Out of Spain: Matadors on horns of a dilemma

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The Independent Online
MADRID - It's that time of year again and los toros are back. Spaniards refer to bullfighting as 'the bulls' for a simple reason. True aficionados turn out to observe the fighting qualities of the bulls, not the bullfighters. The fiesta nacional appears as popular as ever but true aficionados are few and Spain's los beautiful (jet set) fill the best seats to see and be seen.

The anti-bullfighting lobby need read no further. Efforts by Spain's Green Party and the country's Association for the Defence of Animal Rights (ADDA) to have bullfighting banned will bear no fruit this year at least. Despite an ADDA petition of 1,393,784 signatures - a remarkable 800,000 of them from Britain - the show will go on.

The 1994 season, which began last weekend, will, aficionados say, be marked by two controversial phenomena: close shaves and saturation television coverage. By close shaves, I'm not talking about the matadors. It's the bulls' horns that will be shaved to diminish their defences and allow greater glory at less risk to their two-legged tormentors.

'El afeitado (horn-shaving) has been an unprecedented scandal this year,' said the then Interior Minister, Jose Luis Corcuera, at the end of last season. Unprecedented, perhaps, but hardly new. Permit me to cite the words of another ageing and near burnt-out scribe written 34 years ago.

'To protect the leading matadors, the bulls' horns had been cut off at the points and then shaved and filed down so that they looked like real horns. But they were as tender at the points as a fingernail that has been cut to the quick and if the bull could be made to bang them against the planks of the barrera, they would hurt so that he would be careful about hitting anything else. . .

' With the length of the horn shortened, the bull lost his sense of distance, too, and the matador was in much less danger.' Thus wrote Ernest Hemingway in 1960 in The Dangerous Summer, hardly his best book but certainly his last. 'A bull whose horns have been altered is at least 10 times as safe to work and kill as a bull with its horns intact,' the great man calculated.

Bullfighting critics' descriptions of individual bulls are increasingly headed with the euphemism 'sospechoso de pitones' (suspicion over the horns). Drugging the animal, or weakening it by dropping sandbags on to its back - practices also mentioned by Hemingway - are open secrets in the murky, mafioso world of 'los toros'.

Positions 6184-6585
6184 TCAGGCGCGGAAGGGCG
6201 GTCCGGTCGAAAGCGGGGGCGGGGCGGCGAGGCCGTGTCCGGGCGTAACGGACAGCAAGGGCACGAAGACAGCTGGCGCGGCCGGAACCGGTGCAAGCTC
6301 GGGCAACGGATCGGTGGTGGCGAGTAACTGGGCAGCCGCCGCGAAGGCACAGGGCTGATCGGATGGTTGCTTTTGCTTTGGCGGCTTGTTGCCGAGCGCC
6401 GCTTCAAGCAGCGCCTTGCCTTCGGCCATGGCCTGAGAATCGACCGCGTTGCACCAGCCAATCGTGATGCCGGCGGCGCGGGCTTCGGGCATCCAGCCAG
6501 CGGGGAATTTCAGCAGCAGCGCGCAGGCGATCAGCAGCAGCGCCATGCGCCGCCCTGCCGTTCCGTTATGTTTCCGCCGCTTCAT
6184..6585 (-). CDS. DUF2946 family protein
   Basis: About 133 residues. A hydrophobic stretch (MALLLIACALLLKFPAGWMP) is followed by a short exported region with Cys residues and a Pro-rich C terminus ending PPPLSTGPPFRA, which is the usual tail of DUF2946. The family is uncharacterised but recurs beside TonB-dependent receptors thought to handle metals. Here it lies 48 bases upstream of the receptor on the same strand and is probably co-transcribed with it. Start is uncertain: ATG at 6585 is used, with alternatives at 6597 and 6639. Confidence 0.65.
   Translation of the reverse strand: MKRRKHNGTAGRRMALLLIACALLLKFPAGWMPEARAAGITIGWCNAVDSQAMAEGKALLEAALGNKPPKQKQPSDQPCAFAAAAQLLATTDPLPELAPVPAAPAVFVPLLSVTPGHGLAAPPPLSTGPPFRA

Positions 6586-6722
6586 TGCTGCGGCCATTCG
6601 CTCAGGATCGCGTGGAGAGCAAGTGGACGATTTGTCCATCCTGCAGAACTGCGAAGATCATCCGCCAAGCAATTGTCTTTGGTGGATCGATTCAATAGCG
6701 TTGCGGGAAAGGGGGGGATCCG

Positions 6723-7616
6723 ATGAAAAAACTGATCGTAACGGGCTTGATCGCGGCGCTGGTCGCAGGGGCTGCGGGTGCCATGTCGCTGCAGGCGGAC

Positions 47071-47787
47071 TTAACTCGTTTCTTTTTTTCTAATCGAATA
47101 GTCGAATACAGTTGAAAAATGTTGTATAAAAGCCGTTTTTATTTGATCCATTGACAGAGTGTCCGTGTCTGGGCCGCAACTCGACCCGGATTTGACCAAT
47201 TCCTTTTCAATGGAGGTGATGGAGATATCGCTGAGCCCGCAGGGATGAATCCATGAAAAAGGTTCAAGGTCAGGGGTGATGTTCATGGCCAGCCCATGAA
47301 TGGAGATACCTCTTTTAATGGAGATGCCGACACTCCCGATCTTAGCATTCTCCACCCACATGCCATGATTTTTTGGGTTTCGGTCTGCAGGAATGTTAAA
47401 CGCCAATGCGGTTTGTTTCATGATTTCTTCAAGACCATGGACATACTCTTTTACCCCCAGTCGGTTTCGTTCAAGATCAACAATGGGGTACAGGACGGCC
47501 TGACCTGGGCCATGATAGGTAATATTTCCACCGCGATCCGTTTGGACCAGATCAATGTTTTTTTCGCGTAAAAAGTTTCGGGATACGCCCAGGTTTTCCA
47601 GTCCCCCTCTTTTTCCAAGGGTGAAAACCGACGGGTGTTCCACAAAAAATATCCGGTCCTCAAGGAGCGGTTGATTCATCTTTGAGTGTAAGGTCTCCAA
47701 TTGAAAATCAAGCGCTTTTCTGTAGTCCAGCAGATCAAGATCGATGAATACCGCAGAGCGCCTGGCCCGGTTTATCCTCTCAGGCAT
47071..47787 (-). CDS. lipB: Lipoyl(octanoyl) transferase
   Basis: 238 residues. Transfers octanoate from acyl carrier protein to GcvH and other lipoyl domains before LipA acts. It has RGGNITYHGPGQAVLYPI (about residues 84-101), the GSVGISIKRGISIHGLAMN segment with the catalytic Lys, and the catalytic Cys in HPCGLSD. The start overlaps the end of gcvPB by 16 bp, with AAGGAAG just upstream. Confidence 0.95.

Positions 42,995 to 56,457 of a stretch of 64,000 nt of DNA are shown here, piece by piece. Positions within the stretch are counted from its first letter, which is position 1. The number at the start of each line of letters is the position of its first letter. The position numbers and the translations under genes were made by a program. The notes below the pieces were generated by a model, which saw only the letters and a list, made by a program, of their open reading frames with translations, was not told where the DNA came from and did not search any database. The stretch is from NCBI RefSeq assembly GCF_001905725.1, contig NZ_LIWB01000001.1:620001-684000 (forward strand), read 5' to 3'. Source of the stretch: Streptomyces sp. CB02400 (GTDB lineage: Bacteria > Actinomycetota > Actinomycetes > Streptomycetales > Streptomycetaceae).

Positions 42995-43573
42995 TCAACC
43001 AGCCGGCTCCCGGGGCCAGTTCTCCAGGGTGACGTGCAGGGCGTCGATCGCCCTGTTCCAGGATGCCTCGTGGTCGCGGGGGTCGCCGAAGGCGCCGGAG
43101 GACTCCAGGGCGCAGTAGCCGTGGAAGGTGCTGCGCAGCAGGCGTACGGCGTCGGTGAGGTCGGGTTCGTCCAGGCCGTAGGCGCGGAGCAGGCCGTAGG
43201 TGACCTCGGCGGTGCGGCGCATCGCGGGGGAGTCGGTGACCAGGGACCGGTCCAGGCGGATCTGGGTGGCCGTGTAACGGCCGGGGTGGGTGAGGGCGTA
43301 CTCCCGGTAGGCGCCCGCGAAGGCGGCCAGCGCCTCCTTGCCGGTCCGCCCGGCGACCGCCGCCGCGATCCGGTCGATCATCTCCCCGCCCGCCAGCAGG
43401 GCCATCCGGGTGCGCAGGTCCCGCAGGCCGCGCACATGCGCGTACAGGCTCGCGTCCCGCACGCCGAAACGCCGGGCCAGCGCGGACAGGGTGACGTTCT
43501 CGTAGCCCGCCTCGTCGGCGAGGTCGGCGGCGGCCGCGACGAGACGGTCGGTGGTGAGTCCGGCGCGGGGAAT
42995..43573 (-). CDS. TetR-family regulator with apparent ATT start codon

'There was nothing in the arena to fight. The bulls were mostly moribund,' wrote one of Spain's better critics, Joaquin Vidal of El Pais, after one fight last season. 'Can anyone imagine the art of bullfighting a corpse?'

The problem is that the bulls and their breeders are no longer the stars. The men in the 'suits of lights', thanks to huge purses and television, are now on a par with pop singers and it is they who call the shots. Most are still brave men but the idea of dying is losing its appeal.

Television has changed the whole bull game and has the true aficionados worried. For the first time, top matadors - currently Enrique Ponce, Joselito and Cesar Rincon - will be cutting their own deals with television channels this year. Without television, aficionados say, young men such as Ponce would never have made it to the top, as he did, within a mere two years.

If he lives long enough, television will soon make a millionaire out of a young, tousle-haired blond torero who fights under a famous name, El Cordobes. Still involved in a legal dispute over professional rights to the name of the man he claims is his father, the 'new' El Cordobes pulls in large crowds because of his unorthodox passes and daring 'frog jump' across the bull's horns. The original El Cordobes was Spain's biggest crowd-puller of the 1960s.

Last season, nearly 200 corridas were broadcast here, plus more from South America during Spain's the closed, winter season. With around 55 million people attending Spanish bullfights in an average year, a war is on among the various state and private channels to give them what they want, cheaper, with slow-motion replays, their living room sofa rather than cold stone beneath their backsides, sitting ducks for the advertising agencies.

Will we soon see spectators waving designer scarves instead of white handkerchiefs? If everyone stays at home, will the fiesta nacional eventually be played out in empty bullrings, the barreras plastered with advertisements for whisky or leading butchers' chains, the cameras zooming in on the bullfighters' slippers and their three white stripes?